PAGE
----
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Drive Energy Efficiency With Decarbonization

June 18, 2021
Three potential approaches could reduce both carbon dioxide emissions and energy costs

I started my career in the chemical industry in the wake of the 1970s oil crisis. Rising energy prices loomed forever. Companies were scrambling to save energy to stay profitable.

Times change. Comparatively low energy prices now make it much harder to justify projects based on energy cost savings alone, especially in the United States. However, another driver has emerged — decarbonization, the reduction of emissions of carbon dioxide and other greenhouse gases.

Unlike most other approaches to decarbonization, energy efficiency reduces operating costs. This makes it a very attractive option. However, energy efficiency has limits. Some of these are due to fundamental science: there is a thermodynamic minimum energy requirement for every process. Others are economic: many processes have practical limitations that are prohibitively difficult and expensive to overcome. To achieve the deep decarbonization society now demands, we must supplement energy efficiency with other approaches. Three leading candidates have emerged:

Electrification. Almost all heating in oil refineries and chemical plants is done by burning fossil fuels in boilers and furnaces; steam turbines or gas turbines drive much of the power requirement. These are the main combustion-related sources of CO2 emissions.

Replacing fired boilers and furnaces with electric boilers and furnaces, and turbine drivers with electric motors, in principle can eliminate most of these emissions. New technologies, such as electric reactors, also are emerging. However, both the capital costs and operating cost typically are higher for electrical equipment. Also, for some applications (e.g., cracking furnaces), no commercially demonstrated electric technologies exist, although research and development is ongoing (see: “Interest in Electricity Heats Up”).

Electrifying all of this equipment would greatly increase the electric demand at each site. It would mandate expansion of onsite electrical infrastructure and the offsite electric grids that serve the industry. In addition, it would require new low-carbon or carbon-free power generating facilities. Without them, plant electrification would simply move the carbon emissions to power generation facilities.

Hydrogen. When pure hydrogen burns, it produces no CO2 — only water. This makes it an obvious candidate as a decarbonization fuel. However, achieving deep decarbonization would require commercially pure hydrogen to displace fossil fuels for all combustion needs in process plants — boilers, furnaces, gas turbines, etc. This would necessitate major modifications, including replacing many very expensive equipment assets.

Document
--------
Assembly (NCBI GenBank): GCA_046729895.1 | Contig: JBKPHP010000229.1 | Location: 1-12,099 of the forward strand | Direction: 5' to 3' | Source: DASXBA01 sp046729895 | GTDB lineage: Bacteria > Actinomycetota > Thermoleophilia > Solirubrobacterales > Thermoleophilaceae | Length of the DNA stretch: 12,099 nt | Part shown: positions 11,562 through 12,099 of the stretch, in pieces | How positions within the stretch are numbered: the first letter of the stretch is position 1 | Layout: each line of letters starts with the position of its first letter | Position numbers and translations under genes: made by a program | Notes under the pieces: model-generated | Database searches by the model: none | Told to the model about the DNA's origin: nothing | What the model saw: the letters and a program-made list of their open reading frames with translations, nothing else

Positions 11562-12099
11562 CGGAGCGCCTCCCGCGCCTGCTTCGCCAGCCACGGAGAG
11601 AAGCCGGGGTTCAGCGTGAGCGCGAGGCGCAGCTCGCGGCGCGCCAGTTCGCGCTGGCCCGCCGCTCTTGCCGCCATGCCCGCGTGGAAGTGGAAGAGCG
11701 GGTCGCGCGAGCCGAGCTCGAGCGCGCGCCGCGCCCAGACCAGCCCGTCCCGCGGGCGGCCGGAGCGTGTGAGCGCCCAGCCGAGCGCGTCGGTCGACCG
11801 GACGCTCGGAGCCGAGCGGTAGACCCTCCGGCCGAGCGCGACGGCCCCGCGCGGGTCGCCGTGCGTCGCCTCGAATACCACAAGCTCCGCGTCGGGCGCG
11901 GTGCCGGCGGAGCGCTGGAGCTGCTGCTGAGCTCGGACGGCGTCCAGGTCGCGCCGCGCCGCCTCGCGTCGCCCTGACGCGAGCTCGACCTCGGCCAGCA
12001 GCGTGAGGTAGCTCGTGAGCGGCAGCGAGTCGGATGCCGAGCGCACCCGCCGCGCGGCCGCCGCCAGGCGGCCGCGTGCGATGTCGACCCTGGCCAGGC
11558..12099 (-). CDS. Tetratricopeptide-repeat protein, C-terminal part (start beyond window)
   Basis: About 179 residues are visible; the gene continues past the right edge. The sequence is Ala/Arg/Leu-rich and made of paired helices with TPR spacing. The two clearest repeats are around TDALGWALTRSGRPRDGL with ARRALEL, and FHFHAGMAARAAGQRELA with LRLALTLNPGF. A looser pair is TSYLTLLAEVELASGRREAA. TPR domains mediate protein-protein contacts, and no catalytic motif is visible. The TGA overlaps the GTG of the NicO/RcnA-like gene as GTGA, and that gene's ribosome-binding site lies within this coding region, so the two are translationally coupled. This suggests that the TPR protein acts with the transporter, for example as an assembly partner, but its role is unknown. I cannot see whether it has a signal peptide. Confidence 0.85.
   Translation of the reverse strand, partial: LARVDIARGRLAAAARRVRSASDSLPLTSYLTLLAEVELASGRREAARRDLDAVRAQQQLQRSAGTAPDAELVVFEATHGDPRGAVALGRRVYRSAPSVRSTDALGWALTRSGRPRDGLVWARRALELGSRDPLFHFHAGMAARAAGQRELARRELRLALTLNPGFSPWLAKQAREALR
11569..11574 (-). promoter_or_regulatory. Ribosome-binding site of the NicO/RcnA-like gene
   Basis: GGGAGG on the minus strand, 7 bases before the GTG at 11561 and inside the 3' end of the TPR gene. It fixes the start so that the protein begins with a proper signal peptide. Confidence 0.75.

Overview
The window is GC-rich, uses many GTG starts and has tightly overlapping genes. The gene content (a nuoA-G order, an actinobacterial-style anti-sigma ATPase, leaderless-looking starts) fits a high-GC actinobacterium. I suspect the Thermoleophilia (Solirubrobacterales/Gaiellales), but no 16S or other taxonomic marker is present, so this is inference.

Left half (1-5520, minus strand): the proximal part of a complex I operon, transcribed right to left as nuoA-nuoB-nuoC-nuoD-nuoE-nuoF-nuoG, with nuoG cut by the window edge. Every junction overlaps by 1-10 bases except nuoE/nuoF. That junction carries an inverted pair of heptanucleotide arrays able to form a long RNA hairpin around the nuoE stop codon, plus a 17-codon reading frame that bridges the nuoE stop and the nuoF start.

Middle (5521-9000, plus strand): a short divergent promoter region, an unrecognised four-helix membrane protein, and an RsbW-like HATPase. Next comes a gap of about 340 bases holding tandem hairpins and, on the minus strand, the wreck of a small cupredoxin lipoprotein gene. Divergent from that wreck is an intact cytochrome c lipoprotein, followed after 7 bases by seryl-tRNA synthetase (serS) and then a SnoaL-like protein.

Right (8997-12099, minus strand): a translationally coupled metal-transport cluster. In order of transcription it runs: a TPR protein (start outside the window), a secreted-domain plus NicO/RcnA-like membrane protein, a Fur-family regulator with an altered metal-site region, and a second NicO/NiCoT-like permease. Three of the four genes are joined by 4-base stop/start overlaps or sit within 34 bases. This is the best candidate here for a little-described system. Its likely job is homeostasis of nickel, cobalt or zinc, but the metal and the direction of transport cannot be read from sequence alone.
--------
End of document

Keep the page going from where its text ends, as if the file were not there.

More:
For hydrogen, as in the electrification scenario, we have to consider not just the consumers, but also the sources. Fossil fuels produce most hydrogen today, with a large carbon footprint. So, if we want to use hydrogen as a decarbonization fuel, we must decarbonize its production process. Two possible options are: 1. recover the CO2 coproduced with fossil-fuel-based hydrogen and store it geologically; and 2. produce hydrogen by electrolysis of water, using renewable electricity.

Biofuels. Biomass is plant or animal material used as fuel. A biofuel is any fuel derived from biomass. Biofuels can be tailored as “drop-in” substitutes for existing fuels and used in existing equipment with little or no modification. For example, biodiesel is a drop-in replacement for petroleum diesel. For the process industries, biomethane (renewable natural gas) is of great potential interest as a substitute for natural gas; existing natural gas networks can supply it. Consuming sites would need no major modifications.

Burning biofuels does produce CO2 but crops can reabsorb it to make more biomass and biofuels — a virtuous cycle that, in theory at least, results in “net zero” carbon emissions.

However, large-scale production of biomass for biofuels would compete with other land-use options, most notably food production, and for irrigation water. In addition, the harvest and transportation of biomass requires significant amounts of energy, and can also create a nuisance for nearby communities.

Energy efficiency remains an important priority in the process industries — not only for energy cost reduction, but also, increasingly, for decarbonization. Yet, there are still many challenges to overcome for electrification, hydrogen, and biofuels to achieve deep decarbonization.

About the Author

Alan Rossiter | Energy Columnist

Alan Rossiter is a former contributor for Chemical Processing's Energy Saver column. He has more than 35 years of experience in process engineering and management, including eight years in plant technical support, design and research with Imperial Chemical Industries (ICI, United Kingdom) and nine years in energy efficiency and waste minimization consulting with Linnhoff March, before starting his own business. In 2019 he joined the University of Houston as Executive Director, External Relations for UH Energy. He is a chartered engineer (U.K.) and a registered professional engineer in the state of Texas. His latest book, Energy Management and Efficiency for the Process Industries, coauthored with Beth Jones, was published by John Wiley & Sons in 2015. He is a Fellow of the American Institute of Chemical Engineers and a Past Chair of the South Texas Section of the AIChE.